Night shift at
The Cornish Day Rover ticket offers very good value for money and on the 26th July 2019 Andrew took advantage of this 'flexible friend' as we see below. Many thanks Andrew.
Steam in Wiltshire today
Ken Mumford & Guy Vincent
Ex LMS No 6233 'Duchess of Sutherland' arriving at Westbury this morning on the Railway Touring Company's 1Z29 0800 London Paddington-Minehead (West Somerset Railway) 'West Somerset Steam Express' charter. The train was a sight to behold with a maroon loco heading a full set of matching mark one carriages. At Bishops Lydeard one of the WSR's steam locos 53808 was due to relieve the 'Duchess' for the trip to Minehead and back. Copyright Guy Vincent
Many Thanks to Ken Mumford & Guy Vincent
Events in Somerset today
27th July 2019 150265 working the Bishops Lydeard - Taunton shuttle at Norton Fitzwarren. Copyright David Tozer
27th July 2019 150265 working the Bishops Lydeard - Taunton shuttle at Norton Fitzwarren. Copyright David Tozer
47810/47501 0510 Crewe - Kingswear photographed at Norton Fitzwarren. Copyright David Tozer
46233(6233) Duchess of Sutherland 0800 Paddington - Minehead also at Norton Fitzwarren. Copyright David Tozer
46233(6233) Duchess of Sutherland going away towards the triangle at Norton Fitzwarren 0800 Paddington - Minehead. Copyright David Tozer
53808 with the Paddington train at Crowcombe Heathfield.
Copyright David Tozer
Events in Devon Today
The Statesman Crewe-Paignton
Many thanks Phil.
56113 creates quite a few fumes just ticking over amidst the foliage at Teigngrace on the Newton Abbot - Heathfield branch on the 29th May 2014. The contract to take timber from here to Chirk brought life back to the mothballed freight branch for a number of years. The loading facility was created next to the line just down from the level crossing. My employer's depot relocated to nearby Kingsteignton around this time and a heads-up that the 'logs were running' provided me with this photo opportunity on the morning commute. Not sure I was going to capture it as the shot was only possible from private land where the timber was stored. Thankfully a security guard gave me the nod and the shot was duly taken.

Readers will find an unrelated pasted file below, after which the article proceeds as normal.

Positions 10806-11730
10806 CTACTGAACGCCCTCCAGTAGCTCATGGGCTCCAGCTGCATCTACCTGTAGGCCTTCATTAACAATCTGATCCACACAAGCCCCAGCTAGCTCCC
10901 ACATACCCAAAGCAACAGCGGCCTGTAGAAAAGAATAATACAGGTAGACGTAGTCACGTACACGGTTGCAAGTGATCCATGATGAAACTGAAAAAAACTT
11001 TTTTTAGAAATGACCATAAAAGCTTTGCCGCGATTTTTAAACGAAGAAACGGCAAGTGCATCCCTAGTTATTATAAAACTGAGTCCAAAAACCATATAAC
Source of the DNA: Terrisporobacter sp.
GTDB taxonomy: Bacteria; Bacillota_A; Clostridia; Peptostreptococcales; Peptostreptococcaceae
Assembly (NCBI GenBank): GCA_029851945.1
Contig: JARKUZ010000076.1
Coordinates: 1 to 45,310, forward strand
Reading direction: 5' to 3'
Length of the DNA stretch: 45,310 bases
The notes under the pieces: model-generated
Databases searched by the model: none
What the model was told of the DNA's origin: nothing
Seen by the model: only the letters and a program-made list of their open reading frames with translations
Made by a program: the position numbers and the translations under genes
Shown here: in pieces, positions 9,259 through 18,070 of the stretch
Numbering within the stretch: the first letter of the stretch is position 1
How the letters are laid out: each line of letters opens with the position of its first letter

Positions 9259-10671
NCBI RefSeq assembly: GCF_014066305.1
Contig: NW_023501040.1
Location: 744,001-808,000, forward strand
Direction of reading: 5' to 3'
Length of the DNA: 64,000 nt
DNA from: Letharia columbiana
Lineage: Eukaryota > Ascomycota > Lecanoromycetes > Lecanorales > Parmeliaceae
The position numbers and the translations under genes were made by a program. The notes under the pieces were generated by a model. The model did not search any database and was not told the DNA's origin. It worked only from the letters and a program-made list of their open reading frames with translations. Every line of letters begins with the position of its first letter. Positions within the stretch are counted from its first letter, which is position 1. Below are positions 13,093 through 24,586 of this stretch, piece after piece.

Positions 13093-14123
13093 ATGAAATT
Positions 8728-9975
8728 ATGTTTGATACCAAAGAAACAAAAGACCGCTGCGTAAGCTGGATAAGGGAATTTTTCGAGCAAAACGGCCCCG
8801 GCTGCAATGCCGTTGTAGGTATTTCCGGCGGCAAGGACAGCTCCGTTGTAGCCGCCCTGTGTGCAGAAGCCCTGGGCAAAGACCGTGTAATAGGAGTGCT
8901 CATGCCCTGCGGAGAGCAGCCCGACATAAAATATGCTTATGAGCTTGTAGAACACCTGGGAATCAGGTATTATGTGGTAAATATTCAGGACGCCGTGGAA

Regards, Clive Smith.
Your personal notes including mention of an obliging security guard very much add to the interest - Many Thanks to you Clive.
Phil brings us one from the 1990's taken at Exeter when the view to the right of this picture was rather different to that today. The wooden building to the right subsequently disappeared in a fire. Many thanks Phil.
Paddy Bradley/Roger Winnen
The 47yard Redruth tunnel was opened in 1852 providing a route towards Truro for the West Cornwall Railway. From the extremely small layer of ground above the arch of the tunnel it can only have been constructed by the 'cut and cover' method and is really a long bridge! In Roger Winnen's picture you can almost see the east end of the Redruth's down platform. From the structure of the building on the right hand side of these pictures it is obvious that at one time these were served by the railway. I understand from our good friend Roy Hart that there at one time existed a candle factory on the ground floor with a siding off the main line - perhaps somebody can throw 'some light on this'!! In my childhood I recall being taken by me father to see quite an extensive 'O' gauge railway which once existed on the ground floor. As access to the property, then known. appropriately as 'Tunnel Stores' was at street level on the far side of these pictures. Above the tunnel lies the road junction of Fore Street. Higher Fore Street, Wesley Street and Station Road. I suppose the lowest floor could be considered as a cellar. The railway was operated by a gentleman called', I believe 'Trenbath', I recall in my visit - I could have been maybe five at the time, that there were other young boys, but much older than myself playing with the trains. They seemed to be intent in crashing one train into another - the trains were of a very high standard - perhaps Basset-Lowke! K.J.